I don’t do reader’s advisory as part of my job, but I’m always interested in recommendations for what to read next. I’ll have to play around with these the next time I need some reading inspiration. :)
With the current popularity of hackerspaces and makerspaces in libraries, library hack-a-thons, and hacking projects for librarians; it is clear that library culture is warming to the hacker ethic. This is a highly positive trend and one that I encourage more librarians to participate in. The reason I am so excited to see libraries encourage adoption of the hacker ethic is that hackers share several core values with libraries. Working together we can serve our communities more effectively. This may appear to be counter-intuitive, especially due to a very common public misconception that hacker is just another word for computer-criminal. In this post I want to correct this error, explain the values behind the hacker movement, and show how librarians and hackers share core values. It is my hope that this opens the door for more librarians to get started in productive and positive library hackery.
Pew Internet—Libraries, patrons, and e-books: Where people get book recommendations (Among Americans ages 16+)
What really distanced me from the presentation and the promise was that readers advisory is for “people [who] have bad taste.”
No, no they don’t. Readers have a range of tastes and diets; and maybe back in 1950, or in some areas here and there, librarians still believe that people have bad taste and their job is to feed them the classics and literary fiction.
Not my librarian tribe. Not at the readers advisory round-table in my state association. Not among the librarians I meet through YALSA and ALSC and ALA, via Twitter and blogs, online and in person. Readers advisory is connecting people to the books they want and need to read. It’s an art, not a science; and it’s not easy or simple.
Practicing readers advisory means more than being a reader. It’s having a broad reading diet, and knowing about books outside of one’s own favorite genres; it’s knowing how to ask good questions about people’s reading habits & preferences, being able to detect accurately what kind of reading experience they want NEXT, and knowing how to make good suggestions even OUTSIDE of one’s own reading preferences (romance when you love thrillers, or historical fiction when you love fantasy & so on).
However, it was the discovery of Wild’s publisher that brought up a much more pertinent question in this whole deal as it relates to libraries: what happens when Oprah picks a book that is from one of the Big Six publishers but is not from Random House or HarperCollins? In the case of a book choice from Hachette, MacMillan, Penguin, or Simon & Schuster (all of the publishers that do not allow library eBook lending), what happens to libraries and the digital edition? Without a doubt, these publishers would loveto get their book onto the Book Club 2.0 list. It’s a powerful Oprah-style publicity ride for their author and the book, capable of pushing books up the sales list as well as cementing an author onto the scene. It’s a prize to be won, for certain, since the rewards are quite lavish. It’s a no-brainer to say that the Oprah special digital edition will not be available for libraries if it is one of the four publishers mentioned.
When it comes to pass (and I will bet dollars to donuts that it will) that Oprah picks a book from a publisher that won’t allow library eBook lending, what will we do? We will have an excellent teachable moment and we can’t squander it.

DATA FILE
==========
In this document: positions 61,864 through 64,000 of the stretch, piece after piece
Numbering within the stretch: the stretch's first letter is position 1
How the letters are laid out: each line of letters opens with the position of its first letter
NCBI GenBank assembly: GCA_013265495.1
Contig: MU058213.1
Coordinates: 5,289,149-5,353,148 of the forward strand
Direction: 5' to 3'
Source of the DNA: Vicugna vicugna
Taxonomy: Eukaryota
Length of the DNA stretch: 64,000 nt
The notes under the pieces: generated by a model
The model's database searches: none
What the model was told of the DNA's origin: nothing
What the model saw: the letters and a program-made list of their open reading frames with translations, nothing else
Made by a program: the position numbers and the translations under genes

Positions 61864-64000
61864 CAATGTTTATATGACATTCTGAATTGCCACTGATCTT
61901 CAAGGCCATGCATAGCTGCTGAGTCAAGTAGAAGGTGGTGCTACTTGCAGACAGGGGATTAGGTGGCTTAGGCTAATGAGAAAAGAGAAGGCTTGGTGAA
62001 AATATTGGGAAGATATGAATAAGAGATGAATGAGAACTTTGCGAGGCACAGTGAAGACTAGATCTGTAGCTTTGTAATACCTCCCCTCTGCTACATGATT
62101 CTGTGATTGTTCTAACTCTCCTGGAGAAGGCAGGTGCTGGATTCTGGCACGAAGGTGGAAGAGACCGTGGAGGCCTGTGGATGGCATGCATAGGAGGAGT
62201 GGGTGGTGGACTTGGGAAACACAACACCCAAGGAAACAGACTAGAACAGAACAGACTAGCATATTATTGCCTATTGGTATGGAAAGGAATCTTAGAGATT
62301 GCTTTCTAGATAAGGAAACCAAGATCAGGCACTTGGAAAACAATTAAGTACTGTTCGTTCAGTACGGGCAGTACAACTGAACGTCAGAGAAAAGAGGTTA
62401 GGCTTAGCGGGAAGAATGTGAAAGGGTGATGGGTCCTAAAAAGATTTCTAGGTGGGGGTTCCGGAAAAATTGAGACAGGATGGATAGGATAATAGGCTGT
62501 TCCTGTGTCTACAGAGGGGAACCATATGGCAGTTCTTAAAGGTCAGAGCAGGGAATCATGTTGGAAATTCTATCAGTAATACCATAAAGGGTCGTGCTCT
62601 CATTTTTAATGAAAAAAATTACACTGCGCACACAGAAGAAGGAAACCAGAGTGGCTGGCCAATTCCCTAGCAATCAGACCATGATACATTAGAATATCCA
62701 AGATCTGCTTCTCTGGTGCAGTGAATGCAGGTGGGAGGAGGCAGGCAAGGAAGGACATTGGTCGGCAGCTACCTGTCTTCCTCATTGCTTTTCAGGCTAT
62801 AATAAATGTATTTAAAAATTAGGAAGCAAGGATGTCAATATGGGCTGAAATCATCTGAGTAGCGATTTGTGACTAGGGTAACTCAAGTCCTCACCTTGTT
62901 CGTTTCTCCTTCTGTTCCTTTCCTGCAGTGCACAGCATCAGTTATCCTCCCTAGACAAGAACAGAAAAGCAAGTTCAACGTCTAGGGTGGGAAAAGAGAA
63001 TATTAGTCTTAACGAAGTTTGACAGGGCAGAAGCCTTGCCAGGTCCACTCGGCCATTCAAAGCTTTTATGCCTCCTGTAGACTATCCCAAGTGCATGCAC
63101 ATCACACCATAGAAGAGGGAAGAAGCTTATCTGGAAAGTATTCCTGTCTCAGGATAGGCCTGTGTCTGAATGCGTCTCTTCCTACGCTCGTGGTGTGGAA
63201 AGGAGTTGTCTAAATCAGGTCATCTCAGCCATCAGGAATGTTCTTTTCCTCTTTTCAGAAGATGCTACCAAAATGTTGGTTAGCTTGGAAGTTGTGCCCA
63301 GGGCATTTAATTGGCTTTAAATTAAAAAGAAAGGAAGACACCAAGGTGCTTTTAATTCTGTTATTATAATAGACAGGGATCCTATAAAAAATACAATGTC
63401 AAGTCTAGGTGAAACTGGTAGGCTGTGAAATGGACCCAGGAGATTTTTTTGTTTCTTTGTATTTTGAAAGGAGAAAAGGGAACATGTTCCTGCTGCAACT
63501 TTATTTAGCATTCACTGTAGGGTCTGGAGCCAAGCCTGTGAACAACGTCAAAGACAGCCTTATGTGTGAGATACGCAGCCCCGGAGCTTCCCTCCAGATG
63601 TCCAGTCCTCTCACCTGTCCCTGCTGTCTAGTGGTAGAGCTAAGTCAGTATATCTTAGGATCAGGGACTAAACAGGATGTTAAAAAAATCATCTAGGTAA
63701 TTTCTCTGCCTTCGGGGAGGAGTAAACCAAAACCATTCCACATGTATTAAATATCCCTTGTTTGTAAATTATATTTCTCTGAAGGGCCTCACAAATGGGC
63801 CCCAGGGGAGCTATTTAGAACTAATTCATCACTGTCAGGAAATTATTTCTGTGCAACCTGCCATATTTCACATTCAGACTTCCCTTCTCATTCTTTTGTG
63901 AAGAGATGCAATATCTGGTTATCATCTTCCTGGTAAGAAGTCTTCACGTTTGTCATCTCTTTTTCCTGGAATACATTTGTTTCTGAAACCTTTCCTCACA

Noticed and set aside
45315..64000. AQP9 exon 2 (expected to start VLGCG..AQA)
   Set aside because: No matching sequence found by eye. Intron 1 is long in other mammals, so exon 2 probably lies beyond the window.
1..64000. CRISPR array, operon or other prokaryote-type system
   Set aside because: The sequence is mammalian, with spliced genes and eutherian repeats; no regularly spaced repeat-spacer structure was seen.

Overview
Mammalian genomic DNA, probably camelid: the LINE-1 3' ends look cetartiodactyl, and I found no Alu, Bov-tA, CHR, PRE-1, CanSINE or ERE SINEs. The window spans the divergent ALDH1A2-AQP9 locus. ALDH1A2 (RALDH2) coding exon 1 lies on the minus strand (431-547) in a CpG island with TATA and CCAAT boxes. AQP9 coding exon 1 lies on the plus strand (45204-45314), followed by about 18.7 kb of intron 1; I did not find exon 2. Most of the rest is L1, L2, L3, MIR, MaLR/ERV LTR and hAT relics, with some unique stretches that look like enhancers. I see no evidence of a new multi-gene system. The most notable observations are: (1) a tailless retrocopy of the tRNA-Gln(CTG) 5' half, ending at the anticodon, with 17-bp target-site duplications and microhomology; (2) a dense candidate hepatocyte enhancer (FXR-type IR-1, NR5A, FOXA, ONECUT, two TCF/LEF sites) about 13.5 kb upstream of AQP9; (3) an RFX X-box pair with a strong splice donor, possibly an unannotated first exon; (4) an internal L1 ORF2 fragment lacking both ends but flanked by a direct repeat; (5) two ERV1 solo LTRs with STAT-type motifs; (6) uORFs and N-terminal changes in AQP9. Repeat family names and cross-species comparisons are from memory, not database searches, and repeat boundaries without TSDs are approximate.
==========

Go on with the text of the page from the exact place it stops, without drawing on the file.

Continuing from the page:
There is a weight to a physical book, and I don’t mean a physical heft. Books have a meaning, a significance in our culture. They hold untold promises and infinite possibilities. Books are objects of art. Carrying or owning books implies that you’re intelligent. Books = good things.
And for all of the years that I’ve been talking about digital libraries, using technology to improve yourself and your community, and even about eBooks specifically…I privately hated eBooks. I hated the technology that locked them down, I hated how they worked (or rather didn’t), I hated the thought of reading on a screen, just…hated…them. I clung to my printed books. I told no one about this little love-hate relationship with the eBook; only a few people close to me ever knew.And then (as is wont to happen) the technology got better and I had to eat my own words. The consumer-level experience of finding and obtaining an eBook got better (sadly, the library eBook experience is still pretty crap). […]
There is always a small group of consumers who think it’s hilarious to upload pictures of nudity, or swear on screen, to deliberately try to damage the brand’s reputation or just for the fun of it.
The bigger the potential embarrassment to the brand (i.e., the bigger the audience witnessing the naked picture), the more likely people are to post inappropriate content.
It’s good practice for brands that use social media during live events to make sure they manage it properly. I recommend that if you’re using social media streaming at a live event you use pre-moderation, and use the right kind.
Some good tips for those who are moderating social media streams at live events, particularly if the stream is being broadcast in some manner (on TV/large screens/etc.).
Booklamp.org is the result of an exploratory project intended to help you find new books by comparing the content of the books themselves, similar to the way that Pandora.com matches music lovers to new music. We’re attempting to help you find books with similar themes and writing style to books you’ve enjoyed in the past - comparing elements like Description, Pacing, Density, Perspective, and Dialog - while at the same time allowing you to specify details like… more Medieval Weapons.
Right now the biggest issue is the limited size of their database (they don’t have Tolkien, for example), but this could be an interesting tool.